It is worth remembering that prior to the première of Strauss’s opera in 1911, the working title was ‘Ochs auf Lerchenau’.

Richard Strauss: Der RosenKavalier
English National Opera, London Coliseum, performance of 24 May

The Feldmarschallin (Janice Watson); Octavian (Sarah Connolly); Baron Ochs (John Tomlinson); Sophie (Sarah Tynan); Herr von Faninal (Andrew Shore); Annina (Madeleine Shaw); Valzacchi (Stuart Kale); Duenna (Janice Cairns); Singer (Dwayne Jones); Police Commissar (Nicholas Folwell); Notary (James Gower). Conductor Edward Gardner; Director/Designer David McVicar; Associate Set Designer Michael Vale; Costume Designer Tanya McCallin; Original Lighting Designer Paule Constable; Translation Alfred Kalisch

Above: Sarah Tynan (Sophie) / Sarah Connolly (Octavian)
All photos © Clive Barda / ENO


This might perhaps have been a fitting subtitle for ENO’s current production, given John Tomlinson’s tour de force of a performance. He appeared in ENO’s last two stagings (at least once alongside the current Marschallin, Janice Watson) but his Ochs never owned the stage quite like this. The glint in this gravelly bass’s eye is at once repulsive and endearing, and he makes something of every word of Alfred Kalisch’s slightly clunky English translation, a feat equalled only by the excellent Andrew Shore as Faninal.

080519_0537.pngJanice Watson (The Marschallin) / Sarah Connolly (Octavian)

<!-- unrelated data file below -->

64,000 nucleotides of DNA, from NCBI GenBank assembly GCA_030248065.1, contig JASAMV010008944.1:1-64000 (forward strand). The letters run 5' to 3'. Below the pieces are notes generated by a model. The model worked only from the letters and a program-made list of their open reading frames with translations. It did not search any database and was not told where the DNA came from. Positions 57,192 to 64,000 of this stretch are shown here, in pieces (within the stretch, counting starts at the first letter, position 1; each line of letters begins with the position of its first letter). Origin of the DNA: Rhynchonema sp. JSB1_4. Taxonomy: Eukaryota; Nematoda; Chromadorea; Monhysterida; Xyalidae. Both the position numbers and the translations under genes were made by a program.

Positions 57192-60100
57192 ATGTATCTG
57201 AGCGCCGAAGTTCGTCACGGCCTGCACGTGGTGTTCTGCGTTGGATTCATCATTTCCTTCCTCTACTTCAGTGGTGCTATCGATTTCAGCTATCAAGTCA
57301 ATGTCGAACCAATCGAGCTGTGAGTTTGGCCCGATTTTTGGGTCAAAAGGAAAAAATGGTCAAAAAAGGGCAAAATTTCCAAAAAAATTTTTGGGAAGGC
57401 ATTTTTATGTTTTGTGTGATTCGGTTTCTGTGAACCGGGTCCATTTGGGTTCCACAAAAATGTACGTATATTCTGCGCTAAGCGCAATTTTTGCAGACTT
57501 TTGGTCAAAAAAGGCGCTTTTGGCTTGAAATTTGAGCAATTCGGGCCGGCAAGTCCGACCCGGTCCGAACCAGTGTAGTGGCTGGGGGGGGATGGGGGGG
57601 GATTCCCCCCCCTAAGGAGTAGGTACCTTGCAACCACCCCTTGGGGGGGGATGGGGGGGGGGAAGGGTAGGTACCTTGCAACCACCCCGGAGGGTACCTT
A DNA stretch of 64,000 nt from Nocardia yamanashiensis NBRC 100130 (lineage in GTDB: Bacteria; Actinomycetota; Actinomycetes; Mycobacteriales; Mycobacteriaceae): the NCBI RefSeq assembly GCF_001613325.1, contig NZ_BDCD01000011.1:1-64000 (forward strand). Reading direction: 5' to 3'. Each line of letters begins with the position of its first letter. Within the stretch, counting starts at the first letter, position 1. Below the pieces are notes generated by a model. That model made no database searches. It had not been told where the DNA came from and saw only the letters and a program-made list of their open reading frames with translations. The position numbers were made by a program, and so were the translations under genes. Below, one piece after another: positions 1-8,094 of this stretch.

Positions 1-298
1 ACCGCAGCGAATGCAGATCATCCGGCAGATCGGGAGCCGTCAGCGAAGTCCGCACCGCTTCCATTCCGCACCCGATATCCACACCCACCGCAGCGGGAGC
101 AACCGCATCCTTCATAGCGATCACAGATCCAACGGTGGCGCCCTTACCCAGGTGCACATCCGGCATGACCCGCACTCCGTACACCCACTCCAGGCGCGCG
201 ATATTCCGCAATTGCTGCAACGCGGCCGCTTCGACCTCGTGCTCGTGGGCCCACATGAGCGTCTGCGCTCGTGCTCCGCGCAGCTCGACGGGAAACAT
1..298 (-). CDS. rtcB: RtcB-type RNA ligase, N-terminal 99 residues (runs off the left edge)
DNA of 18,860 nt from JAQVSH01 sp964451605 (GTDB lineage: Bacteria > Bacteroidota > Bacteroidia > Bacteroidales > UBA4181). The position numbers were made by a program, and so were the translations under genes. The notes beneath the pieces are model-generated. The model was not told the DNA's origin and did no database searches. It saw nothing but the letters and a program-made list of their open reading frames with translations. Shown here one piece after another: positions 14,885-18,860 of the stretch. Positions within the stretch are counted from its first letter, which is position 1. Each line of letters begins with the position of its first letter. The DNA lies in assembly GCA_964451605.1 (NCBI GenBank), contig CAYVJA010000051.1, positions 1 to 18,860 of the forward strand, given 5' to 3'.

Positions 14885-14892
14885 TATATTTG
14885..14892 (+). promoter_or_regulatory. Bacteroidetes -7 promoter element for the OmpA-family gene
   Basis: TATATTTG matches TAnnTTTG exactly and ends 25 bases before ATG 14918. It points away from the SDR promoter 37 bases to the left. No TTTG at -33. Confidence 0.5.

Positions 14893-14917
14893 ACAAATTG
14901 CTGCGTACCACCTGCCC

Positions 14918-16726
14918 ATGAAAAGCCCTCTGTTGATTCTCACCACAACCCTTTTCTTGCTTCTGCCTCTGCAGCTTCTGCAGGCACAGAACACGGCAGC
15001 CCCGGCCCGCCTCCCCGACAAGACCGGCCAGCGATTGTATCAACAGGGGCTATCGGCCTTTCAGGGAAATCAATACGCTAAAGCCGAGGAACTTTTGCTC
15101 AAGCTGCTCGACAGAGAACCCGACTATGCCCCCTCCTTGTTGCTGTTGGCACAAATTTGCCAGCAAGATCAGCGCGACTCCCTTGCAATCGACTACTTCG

This should be a good thing, and indeed it is, on its own terms. The downside is that Tomlinson plays his colleagues off the stage, and the impression that is left on the memory a couple of hours after curtain-down is of a brilliant, riotous Act 2. The erotic tumult of the opera’s opening, Octavian and Sophie’s mutual falling in love, and the Marschallin’s gracious sacrifice... all were wonderful at the time, but were all but obliterated by the memory of this extraordinary Ochs.

That is not to say that there was much evidence of weakness in the rest of the cast. Janice Watson’s Marschallin was not the glacial grande dame we often see, and let her mask slip at times — for a mere moment in the confrontation with Ochs in Act 3, her grace and poise yielded to a flash of unrefined hot-blooded fury. Here we saw a rare glimpse of the fiery spirit which surely attracted Octavian in the first place. Later, when she observed him with Sophie, the façade slipped in quite another direction.